The scene: 200 bright young researchers in mathematics and computer science have gathered in Heidelberg, Germany. They are here to share ideas, to discuss problems, to learn from honored laureates of their fields.
A bumbling blogger enters, with a handful of markers and a clownish smile.
BLOGGER: Hey, can you guys each draw me a picture of your research in a single page?
RESEARCHERS: Ha ha!
RESEARCHERS: Oh… you’re serious.
And so, to oblige the fool, they draw pictures, explaining their ambitious theoretical work in terms that even his simple blog-brain can fathom. This is what they create:
Natalia Díaz Rodríguez, a computer scientist postdoc in France, shames my feeble artistry by drawing the robot that she’s training, via deep learning techniques, to hit a button:
At first, I think the project name – “Robots That Dream” – is an adorable joke. But it’s quite literal. The robots spend time after each learning session doing extra processing without new inputs – in other words, dreaming.
Tonight, I shall dream of robots – and perhaps they of me.
Next, Rodrigo Mendoza Smith, a postdoc in England, gives an elegant illustration of his current problem: determining the nature of a high-dimensional manifold by sampling just a small number of points.
J.T., a math PhD student in Germany, supplies a delicate pencil diagram of a famous geometric result pertinent to his work in differential geometry.
I invite him to state the theorem on the page. He declines with a smile. “It will make people more curious this way.”
Elizabeth Wetzer, about to begin her computer science PhD in Austria, draws guppies. Yes: guppies. (Who said computer science was inaccessible?) In her master’s project, she introduced a (benign) drug into their system and tracked its influence on their social behavior.
(We’re running a very similar experiment here Heidelberg; just replace “guppies” with “postdocs” and “drugs” with “free ice cream.”)
Emmanuel Kahembwe, a computer science PhD student in Scotland, illustrates a hot-off-the-presses paper in the “dynamic evaluation of neural sequences.” The work shows how neural networks can adapt to recent inputs (much as a postdoc can adapt to the intrusive badgering of a blogger) while keeping their older learning as a baseline.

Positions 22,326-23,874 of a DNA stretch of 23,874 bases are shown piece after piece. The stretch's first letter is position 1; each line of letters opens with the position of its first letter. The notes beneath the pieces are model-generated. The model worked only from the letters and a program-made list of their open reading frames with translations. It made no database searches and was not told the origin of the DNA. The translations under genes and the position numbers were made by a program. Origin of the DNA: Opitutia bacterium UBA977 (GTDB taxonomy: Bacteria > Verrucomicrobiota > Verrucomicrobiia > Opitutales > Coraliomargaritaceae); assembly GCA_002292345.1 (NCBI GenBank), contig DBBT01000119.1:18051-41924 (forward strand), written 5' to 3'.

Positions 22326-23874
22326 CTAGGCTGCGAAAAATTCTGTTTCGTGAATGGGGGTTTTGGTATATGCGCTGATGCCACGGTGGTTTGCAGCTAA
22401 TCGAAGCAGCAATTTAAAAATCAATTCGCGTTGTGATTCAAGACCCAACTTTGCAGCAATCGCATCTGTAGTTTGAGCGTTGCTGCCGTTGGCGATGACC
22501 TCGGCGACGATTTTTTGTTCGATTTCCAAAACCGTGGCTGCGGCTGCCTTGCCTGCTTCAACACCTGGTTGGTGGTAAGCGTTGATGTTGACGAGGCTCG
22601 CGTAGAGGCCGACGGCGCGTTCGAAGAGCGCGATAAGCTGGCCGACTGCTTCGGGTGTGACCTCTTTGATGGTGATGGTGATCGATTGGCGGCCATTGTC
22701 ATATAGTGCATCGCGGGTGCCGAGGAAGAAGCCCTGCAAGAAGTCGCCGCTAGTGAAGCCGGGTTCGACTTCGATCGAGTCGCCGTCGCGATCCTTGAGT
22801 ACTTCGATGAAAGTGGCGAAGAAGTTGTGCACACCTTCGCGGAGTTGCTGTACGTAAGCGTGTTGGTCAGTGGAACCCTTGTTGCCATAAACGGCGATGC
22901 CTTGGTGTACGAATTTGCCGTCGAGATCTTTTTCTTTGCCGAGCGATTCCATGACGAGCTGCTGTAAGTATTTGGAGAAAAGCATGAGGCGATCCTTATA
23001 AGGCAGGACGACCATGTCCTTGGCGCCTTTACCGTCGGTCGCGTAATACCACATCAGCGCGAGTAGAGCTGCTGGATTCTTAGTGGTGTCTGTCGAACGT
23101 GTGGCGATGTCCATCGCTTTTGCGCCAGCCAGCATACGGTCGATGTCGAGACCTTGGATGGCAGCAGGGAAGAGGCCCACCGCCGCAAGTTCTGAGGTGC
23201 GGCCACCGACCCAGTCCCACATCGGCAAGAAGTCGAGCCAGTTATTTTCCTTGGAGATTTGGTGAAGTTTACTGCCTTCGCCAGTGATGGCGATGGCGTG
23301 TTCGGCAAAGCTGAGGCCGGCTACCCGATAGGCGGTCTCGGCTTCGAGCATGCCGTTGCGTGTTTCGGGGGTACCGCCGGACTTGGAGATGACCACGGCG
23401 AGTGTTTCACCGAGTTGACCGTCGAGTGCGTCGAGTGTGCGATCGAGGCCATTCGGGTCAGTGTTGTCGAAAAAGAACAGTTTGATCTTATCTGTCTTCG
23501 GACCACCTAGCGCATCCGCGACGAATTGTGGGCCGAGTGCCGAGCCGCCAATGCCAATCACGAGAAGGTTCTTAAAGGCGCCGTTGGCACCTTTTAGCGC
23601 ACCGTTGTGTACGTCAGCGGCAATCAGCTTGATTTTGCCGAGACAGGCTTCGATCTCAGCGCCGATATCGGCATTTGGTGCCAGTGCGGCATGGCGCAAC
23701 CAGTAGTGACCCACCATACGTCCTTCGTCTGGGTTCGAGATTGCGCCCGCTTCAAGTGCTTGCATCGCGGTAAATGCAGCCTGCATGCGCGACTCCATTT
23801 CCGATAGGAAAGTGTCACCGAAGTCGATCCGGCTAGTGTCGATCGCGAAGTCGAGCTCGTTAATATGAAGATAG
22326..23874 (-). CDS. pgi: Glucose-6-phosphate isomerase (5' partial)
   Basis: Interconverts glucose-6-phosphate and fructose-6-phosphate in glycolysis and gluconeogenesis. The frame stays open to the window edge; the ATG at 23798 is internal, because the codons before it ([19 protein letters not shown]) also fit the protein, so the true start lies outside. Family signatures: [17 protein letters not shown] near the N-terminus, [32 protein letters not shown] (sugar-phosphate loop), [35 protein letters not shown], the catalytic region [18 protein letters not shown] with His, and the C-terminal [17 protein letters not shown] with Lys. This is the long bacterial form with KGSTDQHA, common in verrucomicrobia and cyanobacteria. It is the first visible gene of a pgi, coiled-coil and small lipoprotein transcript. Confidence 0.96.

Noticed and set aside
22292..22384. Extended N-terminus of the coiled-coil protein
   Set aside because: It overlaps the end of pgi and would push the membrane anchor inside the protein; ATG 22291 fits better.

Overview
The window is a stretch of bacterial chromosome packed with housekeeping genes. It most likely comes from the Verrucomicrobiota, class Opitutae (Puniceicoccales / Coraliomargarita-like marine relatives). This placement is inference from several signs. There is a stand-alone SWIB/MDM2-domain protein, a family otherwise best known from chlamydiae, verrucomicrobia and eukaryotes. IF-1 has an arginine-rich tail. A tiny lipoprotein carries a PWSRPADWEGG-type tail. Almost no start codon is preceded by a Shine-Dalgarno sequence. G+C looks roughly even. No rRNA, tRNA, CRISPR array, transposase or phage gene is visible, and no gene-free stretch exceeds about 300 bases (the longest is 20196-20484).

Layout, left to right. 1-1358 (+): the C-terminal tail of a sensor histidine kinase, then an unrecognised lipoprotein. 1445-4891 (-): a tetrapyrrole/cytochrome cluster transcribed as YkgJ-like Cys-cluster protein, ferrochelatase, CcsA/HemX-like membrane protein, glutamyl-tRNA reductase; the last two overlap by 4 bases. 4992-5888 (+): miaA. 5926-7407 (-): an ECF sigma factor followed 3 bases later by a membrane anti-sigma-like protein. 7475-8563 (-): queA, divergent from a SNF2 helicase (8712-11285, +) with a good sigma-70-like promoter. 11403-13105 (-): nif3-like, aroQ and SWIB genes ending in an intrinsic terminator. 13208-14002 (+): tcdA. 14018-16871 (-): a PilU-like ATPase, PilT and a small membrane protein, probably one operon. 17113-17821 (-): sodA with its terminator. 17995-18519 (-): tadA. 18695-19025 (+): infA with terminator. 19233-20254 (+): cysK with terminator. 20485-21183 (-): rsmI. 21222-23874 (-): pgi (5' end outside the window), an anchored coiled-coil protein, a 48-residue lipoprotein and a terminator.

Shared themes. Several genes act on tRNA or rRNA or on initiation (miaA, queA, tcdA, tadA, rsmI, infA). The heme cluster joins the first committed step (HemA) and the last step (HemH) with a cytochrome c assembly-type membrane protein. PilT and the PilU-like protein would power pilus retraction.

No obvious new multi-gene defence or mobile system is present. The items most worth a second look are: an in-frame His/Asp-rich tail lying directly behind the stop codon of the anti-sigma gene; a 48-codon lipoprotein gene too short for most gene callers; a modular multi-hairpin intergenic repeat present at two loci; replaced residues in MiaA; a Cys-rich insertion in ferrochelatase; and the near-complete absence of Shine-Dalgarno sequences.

“The dotted arrows,” he explains, “are our contribution.” It’s fun to see a step of progress in research made corporeal, given a diagrammatic form. Maybe all progress is arrows.
Tamas Titkos, a math postdoc in Hungary, shows the power of mathematics to decompose a glorious mess into the “glorious” and the “mess.”
Pasquini Fotsing Soh, a math PhD student in Cameroon, gives meticulous testimony to the beauty of fluid dynamics, showing his field’s ambition of building up to the complex from the simple. (Well… the *relatively* simple. Fluid dynamics ain’t Sudoku.)
Kalina Petrova, a computer science master’s student in Bulgaria, offers a crisp and colorful illustration of work she did under the guidance of Turing laureate Robert Tarjan:
Balázs Gerencsér, a math postdoc in his native Hungary, gets stochastic on his page:
Larissa Suzuki, a Brazilian computer science postdoc in London, studies smart cities.
Pointing to the diagram, I ask if her work is to be part of the arrows. (I’m hung up on arrows.) “No,” she clarifies, pointing to the boxes hovering above the city, “I’m up here.”
With the intelligent use of data, she helps the elements of urban life blend into a more perfect whole.
Matthias Herlich, a German computer science postdoc in Salzburg, draws his area of wireless communication in elegant simplicity.
Good signal, happy. Bad signal, sad.
He has gone above and beyond: instead of just his research, he has captured the essence of life in the 21st century.
And finally, a poignant epigram from a computer science researcher whose name escaped me, because he fled before I could catch it:
Here we are, indeed.